Stage 1 assessments do not contribute to your final degree. Stage 2 counts towards 20% of your final degree and Stage 3 counts towards 80% of your final degree classification.
Find out more about how undergraduate courses work.
You will receive feedback on all practice assessments and on formal assessments undertaken by coursework. Feedback on examination performance is available upon request from the module leader. In design-based modules, feedback is given throughout the year in design tutorials.
For a student studying full time, each academic year of the programme will comprise 1200 learning hours which include both direct contact hours and private study hours. The precise breakdown of hours will be subject dependent and will vary according to modules. Please refer to the individual module details under Course Structure.
Methods of assessment will vary according to subject specialism and individual modules. Please refer to the individual module details under Course Structure.
For programme aims and learning outcomes please see the programme specification.
As a Kent Architecture graduate, you’ll have learnt how to be an architect through our creative studio culture. You’ll also make important connections thanks to our links with architectural industry bodies and professional practices such as:
The creative, planning and technical skills you develop at Kent prepare you for a role in an architectural practice or in a career related to planning, design, graphics or visualisation.
The 2024/25 annual tuition fees for this course are:
For details of when and how to pay fees and charges, please see our Student Finance Guide.
For students continuing on this programme, fees will increase year on year by no more than RPI + 3% in each academic year of study except where regulated.*
The University will assess your fee status as part of the application process. If you are uncertain about your fee status you may wish to seek advice from UKCISA before applying.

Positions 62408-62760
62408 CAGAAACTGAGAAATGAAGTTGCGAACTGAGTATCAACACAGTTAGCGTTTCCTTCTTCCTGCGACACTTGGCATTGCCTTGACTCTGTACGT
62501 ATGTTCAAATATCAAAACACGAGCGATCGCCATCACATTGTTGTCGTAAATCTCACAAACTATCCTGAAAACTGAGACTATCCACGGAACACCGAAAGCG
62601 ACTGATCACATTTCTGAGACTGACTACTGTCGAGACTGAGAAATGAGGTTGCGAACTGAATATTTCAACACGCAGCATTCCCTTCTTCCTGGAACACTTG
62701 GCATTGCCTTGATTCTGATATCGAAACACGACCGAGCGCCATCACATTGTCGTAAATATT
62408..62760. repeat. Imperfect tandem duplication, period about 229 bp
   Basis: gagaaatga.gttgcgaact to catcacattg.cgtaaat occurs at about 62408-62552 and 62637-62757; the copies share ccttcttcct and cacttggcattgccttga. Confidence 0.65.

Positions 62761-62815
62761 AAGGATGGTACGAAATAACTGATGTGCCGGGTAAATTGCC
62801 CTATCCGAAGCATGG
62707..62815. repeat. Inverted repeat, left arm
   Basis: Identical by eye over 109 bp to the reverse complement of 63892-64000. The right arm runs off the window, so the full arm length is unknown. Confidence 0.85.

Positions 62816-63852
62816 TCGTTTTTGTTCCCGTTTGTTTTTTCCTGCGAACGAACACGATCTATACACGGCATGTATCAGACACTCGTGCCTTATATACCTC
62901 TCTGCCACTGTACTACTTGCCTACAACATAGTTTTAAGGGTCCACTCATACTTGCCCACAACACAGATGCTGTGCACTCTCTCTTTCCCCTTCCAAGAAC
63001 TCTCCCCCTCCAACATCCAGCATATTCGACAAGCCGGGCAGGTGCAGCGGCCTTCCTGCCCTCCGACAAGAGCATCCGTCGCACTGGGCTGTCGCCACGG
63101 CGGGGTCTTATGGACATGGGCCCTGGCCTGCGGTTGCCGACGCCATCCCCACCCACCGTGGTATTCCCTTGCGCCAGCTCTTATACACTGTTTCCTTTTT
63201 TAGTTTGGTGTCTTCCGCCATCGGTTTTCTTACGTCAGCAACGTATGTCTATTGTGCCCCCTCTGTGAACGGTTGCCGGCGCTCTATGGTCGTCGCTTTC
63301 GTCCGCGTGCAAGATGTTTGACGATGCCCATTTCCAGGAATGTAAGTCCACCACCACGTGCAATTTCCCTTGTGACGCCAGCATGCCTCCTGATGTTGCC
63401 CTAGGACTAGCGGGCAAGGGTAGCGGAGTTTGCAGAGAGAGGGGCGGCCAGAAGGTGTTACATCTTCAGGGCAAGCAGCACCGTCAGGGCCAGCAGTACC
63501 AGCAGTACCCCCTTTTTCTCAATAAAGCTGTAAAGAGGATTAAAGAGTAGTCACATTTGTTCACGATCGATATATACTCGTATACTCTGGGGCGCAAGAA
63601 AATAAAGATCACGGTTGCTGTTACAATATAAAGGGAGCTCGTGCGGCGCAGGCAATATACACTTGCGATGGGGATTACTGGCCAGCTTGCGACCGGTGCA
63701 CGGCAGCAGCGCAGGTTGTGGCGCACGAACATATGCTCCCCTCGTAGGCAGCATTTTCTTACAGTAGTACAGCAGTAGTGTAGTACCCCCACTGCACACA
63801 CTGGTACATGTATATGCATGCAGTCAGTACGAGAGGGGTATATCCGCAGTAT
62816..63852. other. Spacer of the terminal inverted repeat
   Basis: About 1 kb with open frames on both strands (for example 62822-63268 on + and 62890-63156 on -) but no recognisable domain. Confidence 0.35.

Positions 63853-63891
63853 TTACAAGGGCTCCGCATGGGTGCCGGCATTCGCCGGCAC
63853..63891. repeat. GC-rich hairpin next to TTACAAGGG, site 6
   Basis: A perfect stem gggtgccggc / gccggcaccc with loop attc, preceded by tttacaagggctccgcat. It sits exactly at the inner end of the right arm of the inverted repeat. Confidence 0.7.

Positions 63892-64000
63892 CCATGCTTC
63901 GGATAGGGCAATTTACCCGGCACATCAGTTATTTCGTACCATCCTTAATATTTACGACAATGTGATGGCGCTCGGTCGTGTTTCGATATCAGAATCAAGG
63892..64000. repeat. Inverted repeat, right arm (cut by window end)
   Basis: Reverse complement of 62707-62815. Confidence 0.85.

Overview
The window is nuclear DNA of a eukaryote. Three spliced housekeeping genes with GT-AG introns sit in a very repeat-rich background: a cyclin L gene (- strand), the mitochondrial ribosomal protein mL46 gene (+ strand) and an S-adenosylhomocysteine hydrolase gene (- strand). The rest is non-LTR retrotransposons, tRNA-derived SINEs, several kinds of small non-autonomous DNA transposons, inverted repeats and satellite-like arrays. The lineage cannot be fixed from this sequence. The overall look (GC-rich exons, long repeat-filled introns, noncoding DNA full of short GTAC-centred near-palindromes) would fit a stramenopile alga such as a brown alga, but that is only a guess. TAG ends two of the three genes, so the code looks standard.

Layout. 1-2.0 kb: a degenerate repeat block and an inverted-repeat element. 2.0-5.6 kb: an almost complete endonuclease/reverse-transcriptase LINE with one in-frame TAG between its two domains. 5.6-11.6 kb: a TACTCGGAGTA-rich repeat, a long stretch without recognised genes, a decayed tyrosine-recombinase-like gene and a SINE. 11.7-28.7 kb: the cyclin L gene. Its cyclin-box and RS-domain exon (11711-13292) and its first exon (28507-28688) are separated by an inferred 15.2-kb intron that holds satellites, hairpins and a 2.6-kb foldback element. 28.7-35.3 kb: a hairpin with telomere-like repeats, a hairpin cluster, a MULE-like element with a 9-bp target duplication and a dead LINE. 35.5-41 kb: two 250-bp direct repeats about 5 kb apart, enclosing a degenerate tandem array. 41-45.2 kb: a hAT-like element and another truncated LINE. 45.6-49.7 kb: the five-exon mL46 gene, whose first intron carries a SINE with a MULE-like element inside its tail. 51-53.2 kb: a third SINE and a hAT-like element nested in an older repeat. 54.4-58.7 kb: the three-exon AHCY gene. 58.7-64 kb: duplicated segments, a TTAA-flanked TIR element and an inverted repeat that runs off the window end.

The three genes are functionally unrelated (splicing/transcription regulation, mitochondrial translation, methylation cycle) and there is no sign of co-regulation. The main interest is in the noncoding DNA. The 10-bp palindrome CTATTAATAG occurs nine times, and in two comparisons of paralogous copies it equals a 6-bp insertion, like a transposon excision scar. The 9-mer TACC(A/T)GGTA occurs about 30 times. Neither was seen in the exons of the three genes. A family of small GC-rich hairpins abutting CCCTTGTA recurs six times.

Fees for undergraduate students are £1,850.
Fees for undergraduate students are £1,385.
Students studying abroad for less than one academic year will pay full fees according to their fee status.
The following course-related costs are not included in your tuition fees:
Kent offers generous financial support schemes to assist eligible undergraduate students during their studies. See our funding page for more details.
At Kent we recognise, encourage and reward excellence. We have created the Kent Scholarship for Academic Excellence.
The scholarship will be awarded to any applicant who achieves a minimum of A*AA over three A levels, or the equivalent qualifications (including BTEC and IB) as specified on our scholarships pages.
This gallery showcases the wide range of architectural and design work produced by our students.
You’ve got all the year groups mixing together in the studio, you can hear other people’s opinions and see what they’re doing and how it relates to your own work. It’s a real community.
If you are from the UK or Ireland, you must apply for this course through UCAS. If you are not from the UK or Ireland, you can apply through UCAS or directly on our website if you have never used UCAS and you do not intend to use UCAS in the future.
We welcome applications from students all around the world with a wide range of international qualifications.
Kent is ranked top 50 in the The Complete University Guide 2023 and The Times Good University Guide 2023.
Kent has risen 11 places in THE’s REF 2021 ranking, confirming us as a leading research university.